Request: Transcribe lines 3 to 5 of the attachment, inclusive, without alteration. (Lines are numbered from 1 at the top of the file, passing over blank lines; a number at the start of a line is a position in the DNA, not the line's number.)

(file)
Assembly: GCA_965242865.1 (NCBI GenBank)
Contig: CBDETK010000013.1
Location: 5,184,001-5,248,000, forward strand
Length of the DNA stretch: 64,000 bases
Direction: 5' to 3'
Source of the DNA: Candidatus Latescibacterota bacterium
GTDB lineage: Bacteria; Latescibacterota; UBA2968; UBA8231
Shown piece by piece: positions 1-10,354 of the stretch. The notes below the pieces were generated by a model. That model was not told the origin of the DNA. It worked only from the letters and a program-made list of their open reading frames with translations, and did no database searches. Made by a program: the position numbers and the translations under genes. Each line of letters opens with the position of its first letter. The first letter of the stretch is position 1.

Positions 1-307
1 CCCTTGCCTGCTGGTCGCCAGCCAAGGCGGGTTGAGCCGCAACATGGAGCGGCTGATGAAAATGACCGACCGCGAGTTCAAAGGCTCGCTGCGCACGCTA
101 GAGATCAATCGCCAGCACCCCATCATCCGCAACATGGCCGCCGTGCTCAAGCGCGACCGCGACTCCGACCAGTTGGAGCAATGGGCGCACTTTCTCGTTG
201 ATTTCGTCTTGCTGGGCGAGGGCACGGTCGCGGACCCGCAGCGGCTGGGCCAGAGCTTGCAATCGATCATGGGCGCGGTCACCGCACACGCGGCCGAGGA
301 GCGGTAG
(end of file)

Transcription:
Location: 5,184,001-5,248,000, forward strand
Length of the DNA stretch: 64,000 bases
Direction: 5' to 3'